Count me as one who is favorably impressed with The Gospel Project. After reviewing the online sample materials and reading about the philosophy behind Lifeway’s newest Sunday School/Small Group Bible study curriculum, I was already leaning toward using this material for our church’s preschool, children’s and student Sunday School groups this fall. I will also be encouraging our adult classes to at least try the curriculum to see if this would be a good alternative to the other Lifeway material that is currently being used.
Following Wednesday’s webcast featuring Trevin Wax, Matt Chandler, J.D. Greear, and Ed Stetzer, I am “all in” for The Gospel Project. Why the enthusiasm? In a word (well, two words really), Matt Chandler. He sold me. Not that he was trying to sell this curriculum or that I took it that way. But, his explanation of The Gospel Project — particularly the vital role that the Gospel plays in all of Scripture — was so persuasive that I believe any Southern Baptist church — Calvinist or non-Calvinist — would benefit from this material.
When so many young adults (and older ones too) have been in church — both in worship services and Sunday School/Small groups — but have been taught what Chandler describes as a “moralistic therapeutic deism,” then we need to do change the way we are “teaching” God’s Word:
The providence of God is a pretty spectacular thing… A number of years back, during a baptism service, I heard a number of testimonies that went like this: “I went to church, I went to sunday school, I went to VBS… and I’m here to say that I’ve never heard the gospel and now I want to be baptized.” The first time you hear that, it doesn’t really unsettle you, but when you hear it a bunch of times… hearing people say, I grew up in church but never heard the gospel, it hits your heart in a really heavy way. And because the Holy Spirit wouldn’t let go of me on this, I settled it by going back to these people and asking them to go through their journals and finding out whether or not they really ever heard the gospel. Some came back and said, “yeah, I did hear it but didn’t understand it,” but more came back and said that what they found was a checklist of dos and don’ts—of moralistic therapeutic deism. And so it exploded in my heart that I couldn’t assume that people in the church have heard the gospel. (Notes from #TheGospelProject Webcast)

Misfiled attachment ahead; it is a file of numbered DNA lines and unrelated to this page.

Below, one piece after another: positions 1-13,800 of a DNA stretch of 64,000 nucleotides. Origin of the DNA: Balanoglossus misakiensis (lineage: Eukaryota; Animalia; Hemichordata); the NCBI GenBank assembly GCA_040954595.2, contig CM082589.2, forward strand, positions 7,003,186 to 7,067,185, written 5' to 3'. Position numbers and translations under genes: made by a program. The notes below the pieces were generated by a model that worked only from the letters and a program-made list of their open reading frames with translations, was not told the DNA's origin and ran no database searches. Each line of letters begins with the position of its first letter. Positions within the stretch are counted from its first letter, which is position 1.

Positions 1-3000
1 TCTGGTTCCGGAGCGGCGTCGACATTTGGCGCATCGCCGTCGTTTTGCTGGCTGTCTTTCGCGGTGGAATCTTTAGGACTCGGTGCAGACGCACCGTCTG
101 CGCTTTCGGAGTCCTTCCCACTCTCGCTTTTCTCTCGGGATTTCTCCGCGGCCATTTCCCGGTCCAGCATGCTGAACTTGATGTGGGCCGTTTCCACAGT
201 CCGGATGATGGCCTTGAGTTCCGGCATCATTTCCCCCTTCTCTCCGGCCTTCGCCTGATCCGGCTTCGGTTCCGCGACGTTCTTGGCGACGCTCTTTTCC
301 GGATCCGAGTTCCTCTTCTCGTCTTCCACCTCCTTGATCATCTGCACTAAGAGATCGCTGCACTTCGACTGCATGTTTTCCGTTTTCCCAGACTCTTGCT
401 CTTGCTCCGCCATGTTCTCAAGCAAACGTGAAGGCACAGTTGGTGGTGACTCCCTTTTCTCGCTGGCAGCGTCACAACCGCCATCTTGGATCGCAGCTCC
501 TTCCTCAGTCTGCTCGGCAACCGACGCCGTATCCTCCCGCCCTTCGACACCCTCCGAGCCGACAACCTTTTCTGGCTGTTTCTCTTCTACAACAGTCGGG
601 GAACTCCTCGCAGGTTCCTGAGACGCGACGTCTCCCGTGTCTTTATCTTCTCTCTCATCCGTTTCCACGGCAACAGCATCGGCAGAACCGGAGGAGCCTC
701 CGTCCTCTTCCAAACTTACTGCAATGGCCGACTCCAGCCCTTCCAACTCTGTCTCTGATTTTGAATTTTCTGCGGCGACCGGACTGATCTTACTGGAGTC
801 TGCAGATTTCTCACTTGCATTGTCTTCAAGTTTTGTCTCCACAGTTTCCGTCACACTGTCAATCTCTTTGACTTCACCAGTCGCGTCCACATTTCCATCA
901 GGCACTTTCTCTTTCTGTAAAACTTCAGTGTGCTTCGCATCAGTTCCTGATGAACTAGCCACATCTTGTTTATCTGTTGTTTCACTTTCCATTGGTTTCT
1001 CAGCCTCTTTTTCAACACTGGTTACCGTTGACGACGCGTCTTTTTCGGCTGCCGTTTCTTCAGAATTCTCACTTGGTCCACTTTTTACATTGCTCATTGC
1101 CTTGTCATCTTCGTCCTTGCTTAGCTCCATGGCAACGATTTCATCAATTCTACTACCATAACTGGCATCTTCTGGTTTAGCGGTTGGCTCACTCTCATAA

Couldn’t Chandler’s observations apply to just about any Southern Baptist church — large or small, rural or urban, contemporary or traditional — which has been around for any length of time? I would daresay that many of our SBC churches which find themselves declining or plateaued (declining gradually) are churches where “moralistic therapeutic deism” rules. I don’t think that most pastors or Sunday School teachers mean to preach or teach with this type of philosophy, but it’s much easier to give children and students (and even adults) a checklist of dos and don’ts than to infuse the messages with the Gospel. I would hope that all Southern Baptists — regardless of their soteriological or methodological positions — would welcome a resource that would help to make the Gospel more “explicit.”
Will The Gospel Project be this kind of resource? While some have raised legitimate questions about the process of bringing The Gospel Project to life, I believe that the teaching materials will be such that a broad spectrum of Southern Baptist churches will profit from their use. However, the proof, as they say, will be in the pudding, but the pudding looks to be quite delectable, much like a good, homemade banana pudding that you would find at a church potluck in the south. And, for those who still might have questions about The Gospel Project, just remember something else you might find in the south — old-fashioned hospitality that teaches, “don’t go knockin’ it till you try it.”
If that don’t suit, then it might even be helpful to remember what mama and grandma used to tell us when we were children, “If you don’t have anything nice to say, it’ best not to say anything at all.” In the blogging world, I wish I would have put that last one into practice more often. Probably wouldn’t be a bad thing for everybody to do (see here for an example of why that’s needed), regardless of whether you’re “all in” or “all out” for The Gospel Project.